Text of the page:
N. U. Unruh
With a style that blurred the boundaries of music and noise, the Berlin-based band Einstürzende Neubauten launched an assault on all conventional listening habits in the early 1980s. Since then, their sound has become more quiet and melodic, while retaining its authenticity and personality. For the festivities commemorating the centenary of the beginning of World War I four years ago, the Belgian city of Diksmuide commissioned the band to compose a performance piece that combines a variety of elements. Lament, which adds a string ensemble to the band’s usual instruments of steel, voice, and objets trouvés, includes voice recordings of prisoners of war and marching songs from the early 20th century side by side with a motet by Flemish Renaissance composer Clemens non Papa and Pete Seeger’s Where Have All the Flowers Gone. The result is a deeply moving, highly acclaimed memorial against violence and horror that seems more relevant than ever today. One hundred years after the end of the war, Lament can be seen and heard live one last time for three performances only at the Pierre Boulez Saal.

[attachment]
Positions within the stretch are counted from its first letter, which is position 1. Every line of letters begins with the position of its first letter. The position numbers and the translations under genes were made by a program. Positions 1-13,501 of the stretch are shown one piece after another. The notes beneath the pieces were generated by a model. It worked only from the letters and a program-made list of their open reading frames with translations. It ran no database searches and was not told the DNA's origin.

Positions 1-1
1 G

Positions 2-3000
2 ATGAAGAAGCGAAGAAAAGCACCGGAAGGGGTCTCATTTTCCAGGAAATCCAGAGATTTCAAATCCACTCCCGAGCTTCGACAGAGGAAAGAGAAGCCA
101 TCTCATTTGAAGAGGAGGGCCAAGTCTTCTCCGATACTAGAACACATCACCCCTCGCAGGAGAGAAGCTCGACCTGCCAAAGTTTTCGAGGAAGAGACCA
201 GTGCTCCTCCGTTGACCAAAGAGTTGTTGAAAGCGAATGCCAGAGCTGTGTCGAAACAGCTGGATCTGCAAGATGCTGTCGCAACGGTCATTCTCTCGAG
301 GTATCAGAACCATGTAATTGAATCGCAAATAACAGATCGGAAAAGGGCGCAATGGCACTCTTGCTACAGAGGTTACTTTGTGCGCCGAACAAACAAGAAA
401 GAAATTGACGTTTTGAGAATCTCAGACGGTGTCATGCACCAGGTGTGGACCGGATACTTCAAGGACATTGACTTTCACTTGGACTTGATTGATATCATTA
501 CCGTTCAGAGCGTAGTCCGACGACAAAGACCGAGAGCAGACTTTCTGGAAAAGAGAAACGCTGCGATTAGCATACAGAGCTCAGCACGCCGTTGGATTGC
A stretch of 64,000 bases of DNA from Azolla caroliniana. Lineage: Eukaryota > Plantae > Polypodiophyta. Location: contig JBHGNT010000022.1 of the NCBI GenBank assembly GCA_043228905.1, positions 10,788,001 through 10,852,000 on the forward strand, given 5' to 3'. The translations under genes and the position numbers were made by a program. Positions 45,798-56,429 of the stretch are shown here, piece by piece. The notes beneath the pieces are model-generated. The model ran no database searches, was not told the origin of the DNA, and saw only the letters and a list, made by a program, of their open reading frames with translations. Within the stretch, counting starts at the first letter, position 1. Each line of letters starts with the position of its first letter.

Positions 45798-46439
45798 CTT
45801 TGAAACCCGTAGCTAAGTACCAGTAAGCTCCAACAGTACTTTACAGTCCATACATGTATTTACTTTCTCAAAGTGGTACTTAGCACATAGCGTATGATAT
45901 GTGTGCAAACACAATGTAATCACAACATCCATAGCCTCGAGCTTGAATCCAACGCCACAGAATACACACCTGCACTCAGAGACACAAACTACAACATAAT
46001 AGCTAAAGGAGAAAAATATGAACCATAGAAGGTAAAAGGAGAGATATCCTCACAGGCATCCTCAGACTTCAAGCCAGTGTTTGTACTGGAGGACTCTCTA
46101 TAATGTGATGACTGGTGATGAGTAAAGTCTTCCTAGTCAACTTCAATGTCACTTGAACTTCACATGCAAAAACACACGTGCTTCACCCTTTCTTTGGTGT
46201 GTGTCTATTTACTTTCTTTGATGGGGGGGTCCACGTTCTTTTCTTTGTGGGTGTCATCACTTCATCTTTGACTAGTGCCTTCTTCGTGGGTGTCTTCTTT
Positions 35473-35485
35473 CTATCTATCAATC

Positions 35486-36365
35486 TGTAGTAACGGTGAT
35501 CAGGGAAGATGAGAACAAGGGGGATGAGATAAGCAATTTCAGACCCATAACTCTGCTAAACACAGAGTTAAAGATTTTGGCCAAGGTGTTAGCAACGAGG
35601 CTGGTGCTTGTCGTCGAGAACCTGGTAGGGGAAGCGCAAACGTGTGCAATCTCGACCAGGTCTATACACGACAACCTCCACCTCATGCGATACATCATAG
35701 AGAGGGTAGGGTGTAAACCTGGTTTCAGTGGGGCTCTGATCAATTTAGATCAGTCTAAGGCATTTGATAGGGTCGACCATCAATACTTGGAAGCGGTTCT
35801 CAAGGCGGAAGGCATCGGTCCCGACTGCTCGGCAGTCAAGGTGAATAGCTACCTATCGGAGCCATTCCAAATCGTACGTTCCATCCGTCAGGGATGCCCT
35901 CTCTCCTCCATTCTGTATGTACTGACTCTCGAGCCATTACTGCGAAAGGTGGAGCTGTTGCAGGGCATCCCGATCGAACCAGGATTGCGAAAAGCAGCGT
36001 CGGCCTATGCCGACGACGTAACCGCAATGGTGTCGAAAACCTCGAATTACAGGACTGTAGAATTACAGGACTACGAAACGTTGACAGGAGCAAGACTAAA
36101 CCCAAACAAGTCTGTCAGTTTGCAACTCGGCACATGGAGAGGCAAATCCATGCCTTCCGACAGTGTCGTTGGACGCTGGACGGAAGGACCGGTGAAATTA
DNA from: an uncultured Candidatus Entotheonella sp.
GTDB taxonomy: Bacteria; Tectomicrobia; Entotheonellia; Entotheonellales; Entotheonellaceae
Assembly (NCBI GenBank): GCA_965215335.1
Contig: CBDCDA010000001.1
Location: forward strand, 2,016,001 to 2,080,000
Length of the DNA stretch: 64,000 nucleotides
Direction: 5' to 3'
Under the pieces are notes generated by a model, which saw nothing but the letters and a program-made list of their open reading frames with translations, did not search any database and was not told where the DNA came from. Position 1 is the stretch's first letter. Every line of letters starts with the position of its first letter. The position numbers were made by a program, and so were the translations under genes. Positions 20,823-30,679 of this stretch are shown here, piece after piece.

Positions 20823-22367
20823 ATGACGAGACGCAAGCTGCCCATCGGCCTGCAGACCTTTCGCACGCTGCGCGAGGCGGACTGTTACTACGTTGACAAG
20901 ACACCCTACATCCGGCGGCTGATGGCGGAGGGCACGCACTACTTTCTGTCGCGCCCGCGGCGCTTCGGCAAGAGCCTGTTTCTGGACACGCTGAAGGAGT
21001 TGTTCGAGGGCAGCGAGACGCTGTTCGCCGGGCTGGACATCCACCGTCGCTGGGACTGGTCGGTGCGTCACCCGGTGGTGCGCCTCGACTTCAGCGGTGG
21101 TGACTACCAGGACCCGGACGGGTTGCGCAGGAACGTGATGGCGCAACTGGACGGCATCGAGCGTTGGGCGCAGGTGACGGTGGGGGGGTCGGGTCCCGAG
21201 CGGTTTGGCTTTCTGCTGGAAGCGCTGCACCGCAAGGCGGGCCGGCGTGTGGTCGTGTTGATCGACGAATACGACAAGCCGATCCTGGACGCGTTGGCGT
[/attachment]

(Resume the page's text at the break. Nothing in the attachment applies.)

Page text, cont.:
For these performances, Einstürzende Neubauten are joined by Felix Gebhard (keyboards) and Jan T. Schade (leader string ensemble).